Two things I read in yesterday’s papers made me feel quite optimistic, generally. One was on the personal front, the other on the public. What made me personally happy was a photo of Laura Bush in Japan, in the middle of a Japanese tea party. I have always felt intrigued about this custom and at the same time a bit disappointed because it involves being togged up in a kimono and squatting on the floor, and I can’t picture myself doing either. But Laura Bush was wearing an off white three piece suit and was sitting at a table with her mother next to her. She was pouring tea into a cup watched by a smiling, bowing Geisha girl. (Do they call them just Geisha’s or “Geisha Girls”? At least sometimes I like to sound politically correct). Laura’s mother was also smiling affably in the photo.

So first of all I thought, the Japanese tea party is now within my reach as well. If Laura Bush can drink Japanese tea in her off white suit, I can pour out the tea and drink it wearing my blue jeans. I can even take my mother along to Japan and she can wear her blue jeans or a pair of bright blue peddle pushers, which she is rather attached to and which she wears every second day when she goes for a walk. We can both sit and pour out tea in a genteel fashion with some nice looking Geishas smiling over us and I can at last satisfy my desire to participate in this age old meditative ceremony. Then I will get back to my group in Bombay and introduce them to the tea drinking ritual, though most of them will probably only want to drink chai, which might not be all that meditative as far as drinks go.


The second piece of news which made me happy and has more consequence for society is the fact that 74 per cent of the readers in DNA’s poll on the Narmada dam, said they support the NBA (the anti dam group) and are against the monstrous dam being constructed on the Narmada river. This comes as a real surprise just when one thought nobody cared.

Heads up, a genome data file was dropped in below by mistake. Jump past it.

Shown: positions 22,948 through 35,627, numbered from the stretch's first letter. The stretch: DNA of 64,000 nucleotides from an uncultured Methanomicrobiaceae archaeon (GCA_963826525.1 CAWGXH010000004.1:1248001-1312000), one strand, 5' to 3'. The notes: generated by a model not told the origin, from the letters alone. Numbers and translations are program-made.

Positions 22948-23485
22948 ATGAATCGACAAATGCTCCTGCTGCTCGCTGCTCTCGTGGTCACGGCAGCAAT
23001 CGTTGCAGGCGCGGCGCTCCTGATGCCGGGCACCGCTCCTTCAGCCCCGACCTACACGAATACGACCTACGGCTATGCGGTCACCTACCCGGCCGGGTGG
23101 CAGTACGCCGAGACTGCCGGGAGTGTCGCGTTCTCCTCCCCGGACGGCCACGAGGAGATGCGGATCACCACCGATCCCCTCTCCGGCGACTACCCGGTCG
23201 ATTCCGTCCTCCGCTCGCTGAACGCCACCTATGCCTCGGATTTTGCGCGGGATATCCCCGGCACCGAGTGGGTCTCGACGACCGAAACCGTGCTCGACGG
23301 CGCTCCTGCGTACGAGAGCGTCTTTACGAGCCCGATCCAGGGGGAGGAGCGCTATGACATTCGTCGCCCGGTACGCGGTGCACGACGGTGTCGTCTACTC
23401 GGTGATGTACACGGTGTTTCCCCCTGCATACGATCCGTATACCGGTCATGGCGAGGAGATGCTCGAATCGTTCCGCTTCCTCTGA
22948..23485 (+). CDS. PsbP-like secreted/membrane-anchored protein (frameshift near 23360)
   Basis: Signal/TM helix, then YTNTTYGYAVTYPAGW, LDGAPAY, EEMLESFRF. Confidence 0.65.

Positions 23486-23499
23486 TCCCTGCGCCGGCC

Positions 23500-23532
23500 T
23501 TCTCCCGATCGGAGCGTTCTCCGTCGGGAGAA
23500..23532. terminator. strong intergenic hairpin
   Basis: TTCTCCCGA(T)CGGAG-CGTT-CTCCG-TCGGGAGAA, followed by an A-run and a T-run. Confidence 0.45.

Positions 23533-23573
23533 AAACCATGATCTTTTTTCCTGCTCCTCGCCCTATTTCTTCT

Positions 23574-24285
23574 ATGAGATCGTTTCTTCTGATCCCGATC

Not that anything is likely to come out of anybody’s feelings, because the government is going ahead with plans to raise the height of the construction and thousands of tribal people living on the banks of the river will be done out of their homes. Now, following Medha Patkar’s twenty day fast the government says they will at least help to resettle them in an alternate place (the last time they made an effort, the affected villagers were all hustled off to a vast tract of barren land where nothing could grow).

The bad news is that the government is just not able to see the fact, that the vast expense, the destruction of tribal land and harassment of thousands of villagers is to provide only a few select areas with electricity – with no regard for the consequences of the environmental damage that most huge dams cause. But at least people are waking up, they are demonstrating their concern for the displaced, they are showing that they do have a sense of what is right and wrong. And that feels good.

Group wesbite:

Saturday, April 15, 2006

The Dangers of a Kiss

What has apparently shaken up Delhi recently, is not the fact that there is so much violence and factionalism in the country, nor that a large number of people still go to bed hungry every night, or that women get such a raw deal in life. No Sir. What is shaking up the city is the fact that Farhad Suri, the guy who was elected Mayor of Delhi two or three days back was PUBLICLY KISSED by his wife when she got the news. Ahem.